While many companies are still testing large-scale wireless CRM projects, Stamford, Conn.-based mailing systems vendor Pitney Bowes Inc. is an experienced practitioner. The US$4 billion company set up its first wireless system in the late ’90s. Since then, it has deployed a second-generation system for 250 field service employees in its Document Messaging Technologies division, which sells high-end inserter mailing systems.
Now the company is wrapping up a more sophisticated wireless CRM rollout for its Global Mailing Systems division, where some 1,500 wired employees service Pitney Bowes machines designed for the low-volume distribution of mail.
The newest system connects field service representatives to its back-end call centre and service applications. Using pocket PCs, RIM 957s from Research In Motion Ltd. and other devices, service technicians can access a wide range of data from multiple back-end systems. Such data includes information about inventory availability and whether calls are billable or covered by contract.
The company’s first wireless CRM system was more limited. It relied on Motorola Inc. “brick” client devices that connected to homegrown CRM systems, and it retrieved service call data over Motient Corp.’s wireless data network, says Ralph Nichols, service program manager at Pitney Bowes.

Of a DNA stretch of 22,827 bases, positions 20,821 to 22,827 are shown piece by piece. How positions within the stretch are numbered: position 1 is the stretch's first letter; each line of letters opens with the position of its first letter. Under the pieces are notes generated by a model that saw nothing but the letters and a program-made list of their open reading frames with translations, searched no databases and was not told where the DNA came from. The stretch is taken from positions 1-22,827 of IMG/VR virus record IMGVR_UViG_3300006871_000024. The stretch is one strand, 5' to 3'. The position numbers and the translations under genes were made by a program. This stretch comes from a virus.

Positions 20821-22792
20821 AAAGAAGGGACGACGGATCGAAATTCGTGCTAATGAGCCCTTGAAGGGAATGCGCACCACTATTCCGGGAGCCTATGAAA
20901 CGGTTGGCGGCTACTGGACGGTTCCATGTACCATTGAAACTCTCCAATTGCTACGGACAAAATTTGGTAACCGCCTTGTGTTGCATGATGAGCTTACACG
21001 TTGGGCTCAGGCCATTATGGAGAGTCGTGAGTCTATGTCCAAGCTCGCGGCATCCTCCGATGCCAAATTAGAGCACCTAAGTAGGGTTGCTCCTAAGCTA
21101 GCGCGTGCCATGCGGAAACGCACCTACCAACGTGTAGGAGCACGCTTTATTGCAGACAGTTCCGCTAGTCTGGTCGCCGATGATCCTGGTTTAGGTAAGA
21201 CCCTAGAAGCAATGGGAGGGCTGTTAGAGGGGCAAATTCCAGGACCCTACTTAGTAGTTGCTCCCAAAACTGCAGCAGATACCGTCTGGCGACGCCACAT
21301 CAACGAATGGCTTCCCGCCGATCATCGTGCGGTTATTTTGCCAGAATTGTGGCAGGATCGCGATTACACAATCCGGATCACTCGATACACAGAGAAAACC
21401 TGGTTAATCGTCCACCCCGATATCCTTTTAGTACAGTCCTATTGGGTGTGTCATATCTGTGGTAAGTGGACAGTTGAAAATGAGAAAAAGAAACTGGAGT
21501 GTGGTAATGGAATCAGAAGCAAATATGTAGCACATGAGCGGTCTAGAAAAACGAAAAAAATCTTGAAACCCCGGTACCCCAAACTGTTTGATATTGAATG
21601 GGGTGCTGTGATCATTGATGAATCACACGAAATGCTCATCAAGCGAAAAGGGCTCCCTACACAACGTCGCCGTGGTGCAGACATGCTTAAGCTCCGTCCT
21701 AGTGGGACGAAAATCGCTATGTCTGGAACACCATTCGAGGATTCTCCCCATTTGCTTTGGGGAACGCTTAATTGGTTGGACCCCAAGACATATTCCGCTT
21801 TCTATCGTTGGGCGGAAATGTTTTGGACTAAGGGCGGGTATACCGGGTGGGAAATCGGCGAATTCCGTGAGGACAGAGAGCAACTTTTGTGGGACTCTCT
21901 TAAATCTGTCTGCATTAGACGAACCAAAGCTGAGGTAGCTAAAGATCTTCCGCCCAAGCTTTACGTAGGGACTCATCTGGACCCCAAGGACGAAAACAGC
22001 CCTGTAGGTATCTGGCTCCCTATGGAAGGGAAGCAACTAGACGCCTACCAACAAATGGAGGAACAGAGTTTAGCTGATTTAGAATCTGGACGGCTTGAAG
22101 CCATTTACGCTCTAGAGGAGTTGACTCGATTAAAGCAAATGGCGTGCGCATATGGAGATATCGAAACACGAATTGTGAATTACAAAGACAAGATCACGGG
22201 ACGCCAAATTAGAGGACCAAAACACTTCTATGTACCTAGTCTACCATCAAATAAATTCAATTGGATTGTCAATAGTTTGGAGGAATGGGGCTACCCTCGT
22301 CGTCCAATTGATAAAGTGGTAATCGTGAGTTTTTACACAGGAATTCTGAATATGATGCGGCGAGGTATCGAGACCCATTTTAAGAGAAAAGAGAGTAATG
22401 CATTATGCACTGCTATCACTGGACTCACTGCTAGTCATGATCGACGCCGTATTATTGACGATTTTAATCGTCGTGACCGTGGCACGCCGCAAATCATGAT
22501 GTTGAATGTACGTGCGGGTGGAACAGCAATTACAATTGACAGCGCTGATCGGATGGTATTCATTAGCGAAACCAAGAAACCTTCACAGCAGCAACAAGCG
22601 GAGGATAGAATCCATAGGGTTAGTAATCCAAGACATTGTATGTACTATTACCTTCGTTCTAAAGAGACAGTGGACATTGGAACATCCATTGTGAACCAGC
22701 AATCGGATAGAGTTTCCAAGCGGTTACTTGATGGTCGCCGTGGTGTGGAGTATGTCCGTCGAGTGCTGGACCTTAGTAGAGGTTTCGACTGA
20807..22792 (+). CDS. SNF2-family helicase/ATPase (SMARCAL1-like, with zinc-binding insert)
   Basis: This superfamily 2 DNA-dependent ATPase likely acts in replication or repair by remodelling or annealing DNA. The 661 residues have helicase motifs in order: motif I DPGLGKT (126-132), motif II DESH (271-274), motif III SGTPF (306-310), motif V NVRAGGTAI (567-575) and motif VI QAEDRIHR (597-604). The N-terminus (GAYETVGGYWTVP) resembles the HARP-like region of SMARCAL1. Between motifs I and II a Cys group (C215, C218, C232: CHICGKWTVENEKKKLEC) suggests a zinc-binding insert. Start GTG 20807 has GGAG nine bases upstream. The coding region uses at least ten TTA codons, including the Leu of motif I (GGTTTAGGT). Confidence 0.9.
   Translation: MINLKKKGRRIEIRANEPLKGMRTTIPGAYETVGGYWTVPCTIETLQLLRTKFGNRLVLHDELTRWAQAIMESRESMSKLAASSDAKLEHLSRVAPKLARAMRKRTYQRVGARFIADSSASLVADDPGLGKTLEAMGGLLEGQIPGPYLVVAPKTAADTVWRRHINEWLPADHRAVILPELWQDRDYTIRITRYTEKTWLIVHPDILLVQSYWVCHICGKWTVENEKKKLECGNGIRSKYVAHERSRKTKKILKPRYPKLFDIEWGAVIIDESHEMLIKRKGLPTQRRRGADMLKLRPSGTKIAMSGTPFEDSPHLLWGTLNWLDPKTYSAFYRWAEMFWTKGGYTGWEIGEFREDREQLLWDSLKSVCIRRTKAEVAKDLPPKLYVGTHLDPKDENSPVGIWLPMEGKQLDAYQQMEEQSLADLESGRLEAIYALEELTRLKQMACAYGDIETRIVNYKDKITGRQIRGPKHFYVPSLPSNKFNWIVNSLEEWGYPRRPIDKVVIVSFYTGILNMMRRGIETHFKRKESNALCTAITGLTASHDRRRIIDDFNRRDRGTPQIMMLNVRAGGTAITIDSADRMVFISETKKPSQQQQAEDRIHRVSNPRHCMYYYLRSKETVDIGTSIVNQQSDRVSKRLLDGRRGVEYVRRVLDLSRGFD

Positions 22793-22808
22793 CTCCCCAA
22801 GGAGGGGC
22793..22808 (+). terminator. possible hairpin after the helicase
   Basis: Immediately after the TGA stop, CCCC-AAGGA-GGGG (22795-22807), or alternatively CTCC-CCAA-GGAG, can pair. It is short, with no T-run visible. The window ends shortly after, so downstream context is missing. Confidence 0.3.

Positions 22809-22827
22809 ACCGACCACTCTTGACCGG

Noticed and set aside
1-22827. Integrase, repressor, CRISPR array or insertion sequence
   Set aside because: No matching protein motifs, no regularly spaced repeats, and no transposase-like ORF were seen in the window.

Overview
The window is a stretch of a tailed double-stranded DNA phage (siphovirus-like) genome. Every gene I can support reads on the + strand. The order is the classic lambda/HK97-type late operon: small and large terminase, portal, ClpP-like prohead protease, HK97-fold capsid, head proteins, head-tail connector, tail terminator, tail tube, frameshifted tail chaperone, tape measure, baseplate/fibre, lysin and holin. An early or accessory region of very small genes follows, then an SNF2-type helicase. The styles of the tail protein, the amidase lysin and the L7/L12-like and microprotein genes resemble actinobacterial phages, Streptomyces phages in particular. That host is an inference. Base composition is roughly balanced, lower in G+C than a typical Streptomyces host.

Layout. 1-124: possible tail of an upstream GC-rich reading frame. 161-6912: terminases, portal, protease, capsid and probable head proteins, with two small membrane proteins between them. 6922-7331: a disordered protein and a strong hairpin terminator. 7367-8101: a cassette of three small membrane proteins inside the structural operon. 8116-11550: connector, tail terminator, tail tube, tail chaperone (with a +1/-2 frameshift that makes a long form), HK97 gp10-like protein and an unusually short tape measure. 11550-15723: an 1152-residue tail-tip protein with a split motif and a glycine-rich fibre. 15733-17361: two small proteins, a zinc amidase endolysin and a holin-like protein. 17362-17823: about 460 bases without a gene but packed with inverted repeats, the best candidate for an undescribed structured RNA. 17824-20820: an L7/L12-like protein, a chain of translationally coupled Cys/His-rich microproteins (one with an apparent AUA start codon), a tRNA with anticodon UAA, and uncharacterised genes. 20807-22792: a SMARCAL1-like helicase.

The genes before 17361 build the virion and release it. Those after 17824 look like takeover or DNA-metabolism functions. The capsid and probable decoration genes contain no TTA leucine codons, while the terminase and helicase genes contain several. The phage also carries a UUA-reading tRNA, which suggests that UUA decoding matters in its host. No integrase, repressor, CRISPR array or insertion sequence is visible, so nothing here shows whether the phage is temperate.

In 1999, the company began moving to low-cost RIM devices and started work on an integrated field service and call centre back end, says Mark Davis, vice-president of customer service.
In 2001 Pitney Bowes installed field service software from San Mateo, Calif.-based Siebel Systems Inc. for its Document Messaging division, and it upgraded to cellular wireless service from Atlanta-based Cingular Wireless, which uses General Packet Radio Service (GPRS) technology.
For wireless connectivity middleware, Pitney Bowes uses software and services from Antenna Software Inc. Antenna A3 and SmartClient field service software links field workers with RIM handheld devices to Siebel sales force automation software and Pitney Bowes’ parts ordering system.
Network coverage was important, so the company tested several carriers and devices before settling on Cingular’s service and RIM’s handheld devices. Jersey City, N.J.-based Antenna was the logical choice for gateway software and services, says Paul Weston, vice-president of CRM at Pitney Bowes. Its software had the most features, included systems management tools for troubleshooting breakdowns, supported multiple carriers’ networks and was already Siebel-approved.
Ensuring the convenience and usability of the devices was also key. “If the thing is difficult to use, the people will find ways around it,” says Weston. So the staff made sure that menus on the RIM devices were easy to navigate and included special product codes to help users place inventory orders.
The workflow starts in the system when a customer calls the contact centre to place a field service request. The Siebel application identifies the product needing repair, selects the representative to dispatch and pushes the request out to that technician’s wireless device. The recipient then acknowledges the receipt of the order.